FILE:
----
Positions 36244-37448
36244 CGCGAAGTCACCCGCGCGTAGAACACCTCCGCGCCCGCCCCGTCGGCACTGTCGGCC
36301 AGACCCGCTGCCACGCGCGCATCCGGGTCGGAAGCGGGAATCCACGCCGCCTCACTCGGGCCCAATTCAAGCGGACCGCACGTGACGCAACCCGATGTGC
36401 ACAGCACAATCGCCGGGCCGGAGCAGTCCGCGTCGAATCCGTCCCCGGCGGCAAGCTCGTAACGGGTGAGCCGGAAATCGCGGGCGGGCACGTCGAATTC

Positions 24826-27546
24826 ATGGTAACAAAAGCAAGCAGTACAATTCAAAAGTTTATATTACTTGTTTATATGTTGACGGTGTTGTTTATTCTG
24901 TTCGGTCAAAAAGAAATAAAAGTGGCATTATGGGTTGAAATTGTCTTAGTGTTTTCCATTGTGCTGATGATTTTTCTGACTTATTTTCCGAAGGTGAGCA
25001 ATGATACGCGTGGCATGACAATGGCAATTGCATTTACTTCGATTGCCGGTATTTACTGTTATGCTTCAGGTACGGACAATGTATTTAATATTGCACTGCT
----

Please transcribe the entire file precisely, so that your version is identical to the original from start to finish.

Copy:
Positions 36244-37448
36244 CGCGAAGTCACCCGCGCGTAGAACACCTCCGCGCCCGCCCCGTCGGCACTGTCGGCC
36301 AGACCCGCTGCCACGCGCGCATCCGGGTCGGAAGCGGGAATCCACGCCGCCTCACTCGGGCCCAATTCAAGCGGACCGCACGTGACGCAACCCGATGTGC
36401 ACAGCACAATCGCCGGGCCGGAGCAGTCCGCGTCGAATCCGTCCCCGGCGGCAAGCTCGTAACGGGTGAGCCGGAAATCGCGGGCGGGCACGTCGAATTC

Positions 24826-27546
24826 ATGGTAACAAAAGCAAGCAGTACAATTCAAAAGTTTATATTACTTGTTTATATGTTGACGGTGTTGTTTATTCTG
24901 TTCGGTCAAAAAGAAATAAAAGTGGCATTATGGGTTGAAATTGTCTTAGTGTTTTCCATTGTGCTGATGATTTTTCTGACTTATTTTCCGAAGGTGAGCA
25001 ATGATACGCGTGGCATGACAATGGCAATTGCATTTACTTCGATTGCCGGTATTTACTGTTATGCTTCAGGTACGGACAATGTATTTAATATTGCACTGCT